• Muir, K., Katz, I., Purcal, C., Patulny, R., Flaxman, S., Abello, D., Cortis, N., Thomson, C., Oprea, I., Wise, S., Edwards, B., Gray, M. and Hayes, A. (2009). National evaluation (2004-2008) of the Stronger Families and Communities Strategy 2004-2009, Occasional Paper No. 24, Department of Families, Housing, Community Services and Indigenous Affairs.
  • Smart, D., Hayes, A., Sanson, A. V., & Toumbourou, J. T. (2009). Mental health and wellbeing of Australian adolescents. In D. L. Bennett, S. J. Towns, E. J. Elliott, & J. Merrick (Eds.) Challenges in adolescent health. An Australian perspective. (pp. 50-62), New York: Nova Sci.
  • Hayes, A. (2008). Are family changes, social trends and unanticipated policy consequences making children's lives more challenging? (PDF 363 KB) Family Matters, 78, 60-63.
  • Hayes, A. (2008). Foreword. In The nature and impact of caring for family members with a disability in Australia. (pp. viii) Melbourne: Australian Institute of Family Studies.
  • Hayes, A. (2008). Not such splendid isolation: Developmental implications of limited opportunities for intimacy. 13h National Family Law Conference, Adelaide April 2008.
  • Hayes, A. (2008). Putting early childhood into a lifespan, social-inclusion perspective. Every Child, 14(1), 4-5.
  • Hayes, A., & Gray, M. (2008). Social inclusion: A policy platform for those who live particularly challenged lives (PDF 274 KB) Family Matters, 78, 4-7.
  • Hayes, A., Gray, M. C., & Edwards, B. (2008). Social inclusion: Origins, concepts and key themes. Canberra: Social Inclusion Unit, Department of the Prime Minister and Cabinet.
  • Smart, D., Sanson, A., Baxter, J., Edwards, B. & Hayes, A. (2008). Home-to-school transitions for financially disadvantaged children (PDF 623 KB) | Summary report (PDF 783 KB) Sydney: The Smith Family.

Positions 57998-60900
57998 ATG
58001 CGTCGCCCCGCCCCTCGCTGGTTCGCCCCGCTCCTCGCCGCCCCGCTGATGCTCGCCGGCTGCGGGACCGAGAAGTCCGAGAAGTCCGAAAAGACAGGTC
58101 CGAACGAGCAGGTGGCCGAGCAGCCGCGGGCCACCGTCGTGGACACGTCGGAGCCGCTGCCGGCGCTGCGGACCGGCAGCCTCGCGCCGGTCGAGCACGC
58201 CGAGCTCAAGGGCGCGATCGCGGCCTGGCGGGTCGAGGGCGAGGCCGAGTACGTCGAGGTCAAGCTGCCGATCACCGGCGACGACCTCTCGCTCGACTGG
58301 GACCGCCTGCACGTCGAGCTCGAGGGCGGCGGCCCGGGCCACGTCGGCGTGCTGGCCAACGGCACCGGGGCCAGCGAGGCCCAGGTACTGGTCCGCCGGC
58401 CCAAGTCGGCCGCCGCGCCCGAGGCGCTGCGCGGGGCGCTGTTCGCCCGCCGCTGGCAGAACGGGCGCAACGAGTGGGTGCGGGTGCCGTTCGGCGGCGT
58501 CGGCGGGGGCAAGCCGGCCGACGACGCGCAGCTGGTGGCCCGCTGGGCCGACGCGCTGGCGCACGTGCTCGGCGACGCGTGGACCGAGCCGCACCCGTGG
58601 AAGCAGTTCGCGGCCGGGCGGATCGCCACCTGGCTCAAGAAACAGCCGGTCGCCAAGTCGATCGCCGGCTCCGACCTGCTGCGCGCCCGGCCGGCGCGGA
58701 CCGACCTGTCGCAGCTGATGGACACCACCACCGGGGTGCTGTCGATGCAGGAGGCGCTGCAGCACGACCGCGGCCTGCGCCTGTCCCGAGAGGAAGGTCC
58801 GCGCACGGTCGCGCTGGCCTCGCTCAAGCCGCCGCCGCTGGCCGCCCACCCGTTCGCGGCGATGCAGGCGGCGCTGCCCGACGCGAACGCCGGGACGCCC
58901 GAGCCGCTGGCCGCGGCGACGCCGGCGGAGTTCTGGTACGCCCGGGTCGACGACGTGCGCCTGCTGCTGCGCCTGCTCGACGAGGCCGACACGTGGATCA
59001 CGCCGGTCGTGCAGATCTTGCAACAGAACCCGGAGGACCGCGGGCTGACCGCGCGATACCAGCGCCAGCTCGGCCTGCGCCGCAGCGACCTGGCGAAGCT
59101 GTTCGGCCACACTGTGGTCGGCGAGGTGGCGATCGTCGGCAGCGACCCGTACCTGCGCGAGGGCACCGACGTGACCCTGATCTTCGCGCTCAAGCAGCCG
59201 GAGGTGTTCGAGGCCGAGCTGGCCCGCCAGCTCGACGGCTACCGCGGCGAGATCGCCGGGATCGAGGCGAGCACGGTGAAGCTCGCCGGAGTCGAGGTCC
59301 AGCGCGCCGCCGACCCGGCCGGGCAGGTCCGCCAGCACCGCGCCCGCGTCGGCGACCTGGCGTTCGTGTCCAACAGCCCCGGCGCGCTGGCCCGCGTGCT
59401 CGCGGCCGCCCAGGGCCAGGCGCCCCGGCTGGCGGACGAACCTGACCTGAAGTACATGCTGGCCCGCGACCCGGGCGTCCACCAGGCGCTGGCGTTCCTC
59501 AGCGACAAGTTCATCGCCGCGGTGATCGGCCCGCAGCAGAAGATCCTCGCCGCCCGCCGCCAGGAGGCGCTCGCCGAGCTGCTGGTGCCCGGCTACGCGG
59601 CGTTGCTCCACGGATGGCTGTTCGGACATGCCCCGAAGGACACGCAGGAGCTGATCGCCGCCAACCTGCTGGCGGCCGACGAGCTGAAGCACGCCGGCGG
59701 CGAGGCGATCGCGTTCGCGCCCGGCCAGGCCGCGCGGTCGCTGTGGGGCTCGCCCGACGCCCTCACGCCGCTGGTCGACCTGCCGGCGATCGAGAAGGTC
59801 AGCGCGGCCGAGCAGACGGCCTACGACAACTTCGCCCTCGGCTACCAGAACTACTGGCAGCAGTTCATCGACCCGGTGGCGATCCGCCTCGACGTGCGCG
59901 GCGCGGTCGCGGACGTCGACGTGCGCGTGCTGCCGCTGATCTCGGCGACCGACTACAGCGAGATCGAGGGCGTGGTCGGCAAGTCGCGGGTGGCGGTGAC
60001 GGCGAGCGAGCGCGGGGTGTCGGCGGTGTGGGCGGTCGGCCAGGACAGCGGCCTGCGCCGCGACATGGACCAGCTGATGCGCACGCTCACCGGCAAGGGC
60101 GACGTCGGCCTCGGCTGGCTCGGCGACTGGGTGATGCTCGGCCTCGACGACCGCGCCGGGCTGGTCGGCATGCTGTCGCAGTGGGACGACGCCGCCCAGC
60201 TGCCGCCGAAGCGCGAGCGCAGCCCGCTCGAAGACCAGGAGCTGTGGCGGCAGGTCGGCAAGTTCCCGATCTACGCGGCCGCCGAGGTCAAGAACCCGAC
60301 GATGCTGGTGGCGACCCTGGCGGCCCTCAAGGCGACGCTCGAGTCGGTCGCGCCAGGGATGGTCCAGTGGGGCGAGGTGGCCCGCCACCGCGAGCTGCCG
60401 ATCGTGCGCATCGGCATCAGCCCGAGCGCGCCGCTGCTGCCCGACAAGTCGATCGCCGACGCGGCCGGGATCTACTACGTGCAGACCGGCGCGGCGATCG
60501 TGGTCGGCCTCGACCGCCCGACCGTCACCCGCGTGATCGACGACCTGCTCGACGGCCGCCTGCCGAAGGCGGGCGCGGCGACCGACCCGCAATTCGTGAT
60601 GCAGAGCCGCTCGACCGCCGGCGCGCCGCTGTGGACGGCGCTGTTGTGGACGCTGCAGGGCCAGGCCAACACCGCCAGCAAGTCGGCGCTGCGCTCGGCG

• Baxter, J., Gray, M., & Hayes, A. (2007). A snapshot of how Australian families spend their time (Facts Sheet). Melbourne: Australian Institute of Family Studies.
  • Baxter, J., Gray, M., & Hayes, A. (2007). Family statistics and trends: A snapshot of how Australian families spend their time. Family Relationships Quarterly, 5, 13–16.
  • Baxter, J., & Hayes, A. (2007). How four year olds spend their day: Insights into the caring contexts of young children. Family Matters, 76, 34-43.
  • Hayes, A. (2007). A great partnership begins. Access, 23, 19-20.
  • Hayes, A. (2007). Early childhood and care in Australia. In R. S. New & M. Cochran(Eds.), Early childhood education: An international encyclopedia. Vol. 4: The countries (pp. 867-871). Westport, CT: Praeger.
  • Hayes, A. (2007). Foreword. In D. Higgins, Cooperation and coordination: An evaluation of the Family Court of Australia's Magellan case-management model (p. 10). Canberra, ACT: Family Court of Australia.
  • Hayes, A. (2007). Why early in life is not enough: Timing and sustainability in prevention and early intervention. In A. France & R. Homel (Eds.), Pathways and crime prevention: Theory, policy and practice (pp. 202-225). Uffculme, UK: Willan Publishing.
  • Geggie, J., Weston, R., Hayes, A., & Silberberg, S. (2007). The shaping of strengths and challenges of Australian families: Implications for policy and practice (Special issue. Strong families around the world: Strengths-based research and perspectives). Marriage & Family Review, 41, 217–239.
  • Smart, D., Hayes, A., Sanson A. V., & Toumbourou, J. W. (2007). Mental health and wellbeing of Australian adolescents: Pathways to vulnerability and resilience. International Journal of Adolescent Medicine and Health, 19, 263-268.
  • Hayes, A. (2006). Foreword. In A. Elliott (Ed.), Early childhood education: Pathways to quality and equity for all children (pp. iii-vi; Australian Review No. 50). Camberwell, Vic.: ACER Press.
  • Hayes, A. (2006). Maintaining the gains: Sustainability in prevention and early intervention. Family Matters, 75, 66-69.
  • Hayes, A., Weston, R., Gray, M., Qu, L., Higgins, D., Hand, K., & Soriano, G. (2006). Family relationships through life: An illustration of the Australian Institute of Family Studies' Research Plan (2006-2008). Family Matters, 73, 4-12.
  • Smart, D., & Hayes, A. (2006). The development of antisocial behaviour in adolescence: Child, family, peer and school influences. Family Scholars Colloquium Protecting and Strengthening the Family: Challenges and Opportunities. Conference proceedings. Kuala Lumpur: LPPKN Resource Centre.

Presentations

Top